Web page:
Sermon preached January 31, 2016
Texts: I Corinthians 13:1-13; Luke 4:21-30
Paul Stookey, “The Wedding Song” https://www.youtube.com/watch?v=aZbhrO4IEtI
There was a time when this was among the most popular songs to have at your wedding. Julie and I had it sung at our wedding in 1982. My sister had it sung at her wedding a couple of years earlier. You could almost pair this song with the reading read by Diane, I Corinthians 13.
To hear that song, and hear that reading, one can be transported to a delightful summer day with a bride adorned in a beautiful gown, accompanied by friends in lovely dresses, a handsome groom outfitted in a tuxedo, with some best friends also so dressed. There would be flowers and lace, images adorned with gossamer. There might be a recollection of a romantic proposal. There might be dancing. There would be joy and passion. On a cold January day, it is kind of fun to simply think about such times.
Romantic love is wonderful. That’s why there are songs and poems and movies that celebrate it. Yet love is more than romance. Even married love, if it is to be lasting, must be more than gossamer and lace, candles and flowers. Love not only carries us to places of ease and delight, love carries us to tough places.
What an interesting pairing of readings for today. I Corinthians 13 with its celebration of love and Jesus in his hometown synagogue where not all goes well. It starts off nicely enough. Jesus offers a wonderful reading from Isaiah. “All spoke well of him and were amazed at the gracious words that came from his mouth.”
Then things turn, almost inexplicably. You get the feeling that there must have been more to the story than is told here. You get the sense that the people, amazed at Jesus eloquence, are now waiting for some special treatment because they are his hometown folks. If he has done such wonderful things elsewhere, think of what we have coming. Jesus will have none of that. He reminds the people of two stories in their tradition. There is the story of Elijah during a deep famine, who offered help only to a Gentile woman, a widow at Zaraphath in Sidon. There is the story of Elisha, who healed only a Gentile leper, Naaman, the Syrian. Suddenly the eloquent hometown boy has become unwelcome. The reaction against him is filled with rage, and teeters on violence.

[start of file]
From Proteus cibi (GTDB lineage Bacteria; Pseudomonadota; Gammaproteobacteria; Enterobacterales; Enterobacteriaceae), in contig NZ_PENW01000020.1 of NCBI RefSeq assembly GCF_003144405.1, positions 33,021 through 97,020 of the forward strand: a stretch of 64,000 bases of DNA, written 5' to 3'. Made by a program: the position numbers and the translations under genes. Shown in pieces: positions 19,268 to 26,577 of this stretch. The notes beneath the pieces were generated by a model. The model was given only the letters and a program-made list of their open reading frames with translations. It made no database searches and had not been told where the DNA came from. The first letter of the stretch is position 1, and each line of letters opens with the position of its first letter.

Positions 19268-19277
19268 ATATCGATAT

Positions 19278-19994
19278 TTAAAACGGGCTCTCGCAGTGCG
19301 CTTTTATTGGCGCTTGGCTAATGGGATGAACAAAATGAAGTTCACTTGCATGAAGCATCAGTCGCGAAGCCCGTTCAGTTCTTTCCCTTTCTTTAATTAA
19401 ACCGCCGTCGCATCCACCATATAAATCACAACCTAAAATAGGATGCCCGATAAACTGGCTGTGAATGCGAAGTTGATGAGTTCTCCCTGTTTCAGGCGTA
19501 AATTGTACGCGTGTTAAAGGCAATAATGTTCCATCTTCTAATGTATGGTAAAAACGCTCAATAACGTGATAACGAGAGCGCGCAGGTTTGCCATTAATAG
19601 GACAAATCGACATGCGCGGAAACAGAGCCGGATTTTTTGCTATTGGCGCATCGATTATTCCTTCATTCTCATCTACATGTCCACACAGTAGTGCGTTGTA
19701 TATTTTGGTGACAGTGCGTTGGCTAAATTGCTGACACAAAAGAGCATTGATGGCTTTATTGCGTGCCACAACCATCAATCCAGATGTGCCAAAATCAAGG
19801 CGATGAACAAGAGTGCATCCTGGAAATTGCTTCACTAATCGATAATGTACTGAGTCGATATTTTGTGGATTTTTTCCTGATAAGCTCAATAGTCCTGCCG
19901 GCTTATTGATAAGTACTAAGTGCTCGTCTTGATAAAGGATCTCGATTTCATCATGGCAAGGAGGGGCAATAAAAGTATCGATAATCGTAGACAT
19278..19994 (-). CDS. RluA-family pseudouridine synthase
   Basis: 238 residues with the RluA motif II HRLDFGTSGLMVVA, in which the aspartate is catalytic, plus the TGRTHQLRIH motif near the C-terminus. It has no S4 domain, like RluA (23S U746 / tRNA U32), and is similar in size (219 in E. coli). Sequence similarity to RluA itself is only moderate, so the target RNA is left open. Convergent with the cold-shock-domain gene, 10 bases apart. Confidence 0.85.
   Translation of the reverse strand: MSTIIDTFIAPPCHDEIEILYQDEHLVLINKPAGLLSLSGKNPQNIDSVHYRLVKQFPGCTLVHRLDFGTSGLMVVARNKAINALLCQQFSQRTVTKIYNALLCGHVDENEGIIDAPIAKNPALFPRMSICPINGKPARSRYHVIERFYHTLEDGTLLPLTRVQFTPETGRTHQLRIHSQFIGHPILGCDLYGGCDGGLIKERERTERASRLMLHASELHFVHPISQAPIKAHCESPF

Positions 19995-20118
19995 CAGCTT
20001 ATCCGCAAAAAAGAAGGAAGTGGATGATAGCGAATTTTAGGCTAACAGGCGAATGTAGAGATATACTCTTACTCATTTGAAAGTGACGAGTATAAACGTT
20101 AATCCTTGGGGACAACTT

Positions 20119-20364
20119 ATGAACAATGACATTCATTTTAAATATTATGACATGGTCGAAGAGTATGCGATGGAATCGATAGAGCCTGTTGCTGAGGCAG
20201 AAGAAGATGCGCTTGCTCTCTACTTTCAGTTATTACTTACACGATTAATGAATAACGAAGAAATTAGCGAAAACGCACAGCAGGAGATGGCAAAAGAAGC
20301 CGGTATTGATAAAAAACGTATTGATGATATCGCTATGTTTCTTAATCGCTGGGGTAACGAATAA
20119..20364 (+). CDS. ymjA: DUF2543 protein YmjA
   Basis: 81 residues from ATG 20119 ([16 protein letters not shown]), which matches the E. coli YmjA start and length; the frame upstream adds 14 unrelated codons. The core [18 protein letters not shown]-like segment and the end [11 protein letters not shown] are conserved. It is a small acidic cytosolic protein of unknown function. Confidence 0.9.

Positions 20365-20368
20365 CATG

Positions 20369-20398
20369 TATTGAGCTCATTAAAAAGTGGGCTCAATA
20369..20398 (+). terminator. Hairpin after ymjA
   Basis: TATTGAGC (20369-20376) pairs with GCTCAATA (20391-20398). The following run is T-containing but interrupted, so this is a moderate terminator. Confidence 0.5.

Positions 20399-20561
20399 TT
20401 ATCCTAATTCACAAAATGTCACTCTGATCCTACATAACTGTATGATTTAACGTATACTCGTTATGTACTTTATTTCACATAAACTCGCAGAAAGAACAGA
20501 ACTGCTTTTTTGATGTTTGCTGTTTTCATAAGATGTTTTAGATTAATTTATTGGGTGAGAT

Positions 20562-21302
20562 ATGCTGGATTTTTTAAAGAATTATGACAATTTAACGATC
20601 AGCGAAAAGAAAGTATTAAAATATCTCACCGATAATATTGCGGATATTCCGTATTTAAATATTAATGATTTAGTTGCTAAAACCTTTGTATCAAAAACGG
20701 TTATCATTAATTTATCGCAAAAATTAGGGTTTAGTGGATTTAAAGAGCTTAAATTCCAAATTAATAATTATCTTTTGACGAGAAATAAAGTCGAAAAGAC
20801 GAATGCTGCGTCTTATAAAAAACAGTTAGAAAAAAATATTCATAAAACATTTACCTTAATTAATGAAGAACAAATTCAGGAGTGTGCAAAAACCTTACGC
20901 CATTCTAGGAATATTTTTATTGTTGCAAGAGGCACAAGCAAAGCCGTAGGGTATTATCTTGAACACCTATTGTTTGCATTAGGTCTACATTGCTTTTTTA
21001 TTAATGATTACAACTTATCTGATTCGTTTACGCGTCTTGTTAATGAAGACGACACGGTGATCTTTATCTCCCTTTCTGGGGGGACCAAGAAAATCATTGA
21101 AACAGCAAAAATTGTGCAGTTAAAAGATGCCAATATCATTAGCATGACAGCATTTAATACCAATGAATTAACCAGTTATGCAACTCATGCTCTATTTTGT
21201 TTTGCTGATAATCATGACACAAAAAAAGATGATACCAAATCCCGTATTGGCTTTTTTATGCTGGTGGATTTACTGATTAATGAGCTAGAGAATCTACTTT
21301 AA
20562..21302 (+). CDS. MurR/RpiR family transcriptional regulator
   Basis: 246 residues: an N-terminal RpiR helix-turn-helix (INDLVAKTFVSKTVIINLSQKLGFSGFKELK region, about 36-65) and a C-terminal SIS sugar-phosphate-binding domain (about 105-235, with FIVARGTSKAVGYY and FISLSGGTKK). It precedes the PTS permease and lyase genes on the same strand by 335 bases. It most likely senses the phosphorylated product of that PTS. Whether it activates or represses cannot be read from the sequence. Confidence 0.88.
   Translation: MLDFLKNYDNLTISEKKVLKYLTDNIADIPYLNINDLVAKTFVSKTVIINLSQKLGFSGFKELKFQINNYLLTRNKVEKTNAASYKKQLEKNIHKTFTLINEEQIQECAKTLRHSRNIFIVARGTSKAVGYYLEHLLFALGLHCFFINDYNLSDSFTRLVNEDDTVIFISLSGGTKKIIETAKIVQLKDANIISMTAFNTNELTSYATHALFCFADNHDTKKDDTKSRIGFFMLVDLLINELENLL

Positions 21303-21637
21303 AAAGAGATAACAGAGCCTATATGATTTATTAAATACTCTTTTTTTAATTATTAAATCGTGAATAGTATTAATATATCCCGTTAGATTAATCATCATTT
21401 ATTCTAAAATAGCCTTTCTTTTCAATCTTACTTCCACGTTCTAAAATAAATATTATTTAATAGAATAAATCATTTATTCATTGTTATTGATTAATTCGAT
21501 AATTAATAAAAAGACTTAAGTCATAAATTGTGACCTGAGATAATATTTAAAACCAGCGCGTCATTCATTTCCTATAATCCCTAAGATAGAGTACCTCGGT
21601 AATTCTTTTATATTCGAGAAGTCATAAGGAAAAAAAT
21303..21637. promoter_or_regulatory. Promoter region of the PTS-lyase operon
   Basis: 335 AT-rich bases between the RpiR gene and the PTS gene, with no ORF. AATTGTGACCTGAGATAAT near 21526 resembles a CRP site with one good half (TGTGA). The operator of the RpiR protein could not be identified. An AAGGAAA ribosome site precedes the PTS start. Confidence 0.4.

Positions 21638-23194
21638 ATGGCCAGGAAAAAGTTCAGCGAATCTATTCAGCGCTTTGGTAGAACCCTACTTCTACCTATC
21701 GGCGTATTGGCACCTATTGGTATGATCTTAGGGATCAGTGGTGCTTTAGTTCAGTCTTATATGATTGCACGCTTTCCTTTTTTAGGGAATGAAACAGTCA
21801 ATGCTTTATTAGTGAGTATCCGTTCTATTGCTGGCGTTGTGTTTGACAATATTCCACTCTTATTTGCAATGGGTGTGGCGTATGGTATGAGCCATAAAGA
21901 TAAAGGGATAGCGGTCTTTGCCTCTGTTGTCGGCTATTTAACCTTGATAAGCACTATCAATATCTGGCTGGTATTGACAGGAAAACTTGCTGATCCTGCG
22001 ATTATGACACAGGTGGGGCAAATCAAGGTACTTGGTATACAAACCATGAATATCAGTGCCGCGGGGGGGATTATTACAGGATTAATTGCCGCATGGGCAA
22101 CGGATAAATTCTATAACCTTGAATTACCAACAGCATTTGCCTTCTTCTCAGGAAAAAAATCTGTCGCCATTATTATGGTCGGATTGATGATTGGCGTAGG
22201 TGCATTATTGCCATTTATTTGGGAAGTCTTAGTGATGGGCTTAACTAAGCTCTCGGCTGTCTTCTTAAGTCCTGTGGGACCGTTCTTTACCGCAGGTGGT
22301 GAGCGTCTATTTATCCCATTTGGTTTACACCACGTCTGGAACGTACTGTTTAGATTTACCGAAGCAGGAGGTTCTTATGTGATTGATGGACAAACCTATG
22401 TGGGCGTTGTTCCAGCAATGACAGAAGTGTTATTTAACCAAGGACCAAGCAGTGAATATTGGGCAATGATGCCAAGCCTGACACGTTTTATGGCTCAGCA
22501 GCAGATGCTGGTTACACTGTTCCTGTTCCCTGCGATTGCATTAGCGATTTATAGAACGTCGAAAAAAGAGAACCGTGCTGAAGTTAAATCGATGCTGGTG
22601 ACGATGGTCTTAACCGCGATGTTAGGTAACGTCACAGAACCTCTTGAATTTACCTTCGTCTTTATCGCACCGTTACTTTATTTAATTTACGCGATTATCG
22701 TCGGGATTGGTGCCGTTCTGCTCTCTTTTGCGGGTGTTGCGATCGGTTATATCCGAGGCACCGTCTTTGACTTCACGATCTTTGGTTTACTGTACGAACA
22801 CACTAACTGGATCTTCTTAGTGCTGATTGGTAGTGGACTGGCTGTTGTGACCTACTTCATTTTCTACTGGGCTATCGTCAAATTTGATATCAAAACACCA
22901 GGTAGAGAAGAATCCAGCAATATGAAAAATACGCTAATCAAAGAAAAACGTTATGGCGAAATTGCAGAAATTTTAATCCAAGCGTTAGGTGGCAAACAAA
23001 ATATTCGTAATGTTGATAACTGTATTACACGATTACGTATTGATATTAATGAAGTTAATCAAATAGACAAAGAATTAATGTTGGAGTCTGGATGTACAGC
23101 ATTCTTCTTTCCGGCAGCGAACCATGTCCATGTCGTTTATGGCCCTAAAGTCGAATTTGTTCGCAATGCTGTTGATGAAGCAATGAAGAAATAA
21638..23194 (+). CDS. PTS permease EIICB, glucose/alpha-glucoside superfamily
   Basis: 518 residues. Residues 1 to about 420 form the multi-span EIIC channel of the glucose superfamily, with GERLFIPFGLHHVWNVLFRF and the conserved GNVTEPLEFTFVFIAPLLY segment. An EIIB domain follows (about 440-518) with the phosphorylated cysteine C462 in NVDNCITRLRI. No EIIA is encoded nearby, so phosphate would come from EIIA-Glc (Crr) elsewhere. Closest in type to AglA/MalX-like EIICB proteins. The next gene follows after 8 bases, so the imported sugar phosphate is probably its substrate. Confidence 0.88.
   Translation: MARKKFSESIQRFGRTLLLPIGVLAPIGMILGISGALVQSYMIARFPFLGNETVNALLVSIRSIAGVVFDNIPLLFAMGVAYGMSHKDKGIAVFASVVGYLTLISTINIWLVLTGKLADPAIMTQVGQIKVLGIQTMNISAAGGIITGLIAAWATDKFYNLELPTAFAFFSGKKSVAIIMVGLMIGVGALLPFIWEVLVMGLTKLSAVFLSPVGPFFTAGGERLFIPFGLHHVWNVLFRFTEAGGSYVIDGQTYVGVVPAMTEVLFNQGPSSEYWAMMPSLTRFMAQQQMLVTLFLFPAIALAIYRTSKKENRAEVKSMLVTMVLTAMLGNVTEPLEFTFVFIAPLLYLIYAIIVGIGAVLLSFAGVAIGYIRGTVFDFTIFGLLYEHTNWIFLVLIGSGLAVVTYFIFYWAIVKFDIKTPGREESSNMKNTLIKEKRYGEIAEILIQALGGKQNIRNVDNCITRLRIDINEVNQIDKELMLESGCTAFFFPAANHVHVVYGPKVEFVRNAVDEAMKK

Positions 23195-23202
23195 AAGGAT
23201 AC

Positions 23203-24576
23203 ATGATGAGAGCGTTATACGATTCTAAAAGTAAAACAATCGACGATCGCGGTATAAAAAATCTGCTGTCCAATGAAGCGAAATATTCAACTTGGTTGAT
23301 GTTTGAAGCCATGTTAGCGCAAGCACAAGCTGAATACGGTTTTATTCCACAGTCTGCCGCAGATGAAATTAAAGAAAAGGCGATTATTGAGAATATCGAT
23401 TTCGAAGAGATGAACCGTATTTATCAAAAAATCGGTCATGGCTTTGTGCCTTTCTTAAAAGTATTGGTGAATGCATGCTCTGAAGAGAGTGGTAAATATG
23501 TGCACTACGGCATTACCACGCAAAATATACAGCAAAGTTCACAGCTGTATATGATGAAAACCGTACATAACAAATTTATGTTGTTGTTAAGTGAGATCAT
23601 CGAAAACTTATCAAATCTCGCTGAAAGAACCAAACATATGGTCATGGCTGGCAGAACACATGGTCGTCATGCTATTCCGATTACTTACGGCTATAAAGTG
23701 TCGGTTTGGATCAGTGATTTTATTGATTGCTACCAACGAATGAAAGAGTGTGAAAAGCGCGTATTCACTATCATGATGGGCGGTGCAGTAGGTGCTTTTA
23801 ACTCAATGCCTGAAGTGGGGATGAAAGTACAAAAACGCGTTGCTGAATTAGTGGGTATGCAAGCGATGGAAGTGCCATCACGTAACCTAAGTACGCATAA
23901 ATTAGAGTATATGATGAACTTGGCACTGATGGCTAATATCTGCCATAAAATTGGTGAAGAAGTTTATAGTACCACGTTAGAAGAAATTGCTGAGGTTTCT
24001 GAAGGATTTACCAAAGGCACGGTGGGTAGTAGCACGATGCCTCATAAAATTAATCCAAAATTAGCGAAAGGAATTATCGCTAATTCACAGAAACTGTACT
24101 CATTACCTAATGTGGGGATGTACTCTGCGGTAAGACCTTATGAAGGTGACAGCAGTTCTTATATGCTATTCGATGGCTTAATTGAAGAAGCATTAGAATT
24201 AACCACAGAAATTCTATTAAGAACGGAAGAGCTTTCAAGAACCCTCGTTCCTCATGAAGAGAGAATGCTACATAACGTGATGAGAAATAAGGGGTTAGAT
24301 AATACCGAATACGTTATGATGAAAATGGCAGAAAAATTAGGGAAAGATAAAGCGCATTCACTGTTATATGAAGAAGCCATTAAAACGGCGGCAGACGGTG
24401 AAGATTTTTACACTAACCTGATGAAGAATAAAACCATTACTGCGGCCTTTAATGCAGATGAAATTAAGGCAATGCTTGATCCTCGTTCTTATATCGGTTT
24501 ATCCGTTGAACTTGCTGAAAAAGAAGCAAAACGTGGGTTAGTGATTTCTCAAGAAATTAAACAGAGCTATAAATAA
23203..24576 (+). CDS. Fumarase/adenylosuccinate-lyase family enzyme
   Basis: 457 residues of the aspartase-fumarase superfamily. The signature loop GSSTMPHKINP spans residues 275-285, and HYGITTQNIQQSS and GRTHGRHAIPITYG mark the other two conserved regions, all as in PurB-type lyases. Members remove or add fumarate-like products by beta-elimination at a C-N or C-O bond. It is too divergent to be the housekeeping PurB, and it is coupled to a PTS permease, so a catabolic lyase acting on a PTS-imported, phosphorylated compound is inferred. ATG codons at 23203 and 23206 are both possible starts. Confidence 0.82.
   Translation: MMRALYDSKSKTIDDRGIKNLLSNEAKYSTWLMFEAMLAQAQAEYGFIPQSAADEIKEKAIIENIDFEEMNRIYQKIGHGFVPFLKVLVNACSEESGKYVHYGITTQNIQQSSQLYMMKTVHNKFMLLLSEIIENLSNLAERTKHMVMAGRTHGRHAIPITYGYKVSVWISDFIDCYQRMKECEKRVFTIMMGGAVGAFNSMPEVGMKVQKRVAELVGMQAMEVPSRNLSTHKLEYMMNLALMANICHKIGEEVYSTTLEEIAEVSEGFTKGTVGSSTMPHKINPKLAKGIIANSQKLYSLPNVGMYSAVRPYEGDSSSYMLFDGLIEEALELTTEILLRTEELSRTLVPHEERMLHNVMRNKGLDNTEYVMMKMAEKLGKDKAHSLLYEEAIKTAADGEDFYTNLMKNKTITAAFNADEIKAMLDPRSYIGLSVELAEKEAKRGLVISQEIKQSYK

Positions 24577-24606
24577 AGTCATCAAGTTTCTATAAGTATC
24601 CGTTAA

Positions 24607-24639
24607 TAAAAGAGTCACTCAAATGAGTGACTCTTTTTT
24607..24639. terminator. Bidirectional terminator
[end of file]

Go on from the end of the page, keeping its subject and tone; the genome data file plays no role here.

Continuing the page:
Jesus was talking about love. His reading from Isaiah 61 was about a God of love who acts to heal and free, who is at work in the world to make human lives more free and whole and the world more just and free. Yet this God of love is always widening the circle of love. There are no claims to special favors, and that part of the good news of love the people don’t get. When Jesus presses the point, they turn on him.
Love calls us to the things of this world. If you have not already read this, you will soon in our church newsletter. Love calls us to the things of this world is a wonderful phrase and the title of a Richard Wilbur poem. In his poem Wilbur imagines a line of laundry hanging out to dry, flapping in the breeze. It is an image with which we are much less familiar these days. Wilbur imagines the wind-whisked laundry as our souls, Spirit blown above the earth, reluctant, in a way, to engage again with the everyday. Yet as the sun acknowledges/With a warm look the world’s hunks and colors,/The soul descends once more in bitter love/To accept the waking body. Love calls us to the things of this world. The love of God we know in Jesus calls us to enter into the mire, to engage in the messiness of life. This love is not simply sweetness and light, gossamer and flowers, lace and lilacs. It asks of us our best gifts and strengths. It requires of us a willingness to dig deep inside.
The love of God Paul writes about and Jesus speaks about, this love calls us to the things of this world. If we are going to try and follow Jesus, if we are going to be Spirit-led people of love, we cannot avoid engaging in issues that may make us uncomfortable sometimes.
Love calls us to the things of this world. Love pushes us to ask about poverty. We celebrate a world in which extreme poverty has been diminishing. We wonder about a world with growing inequality, where moving toward even more economic security for many is becoming more difficult.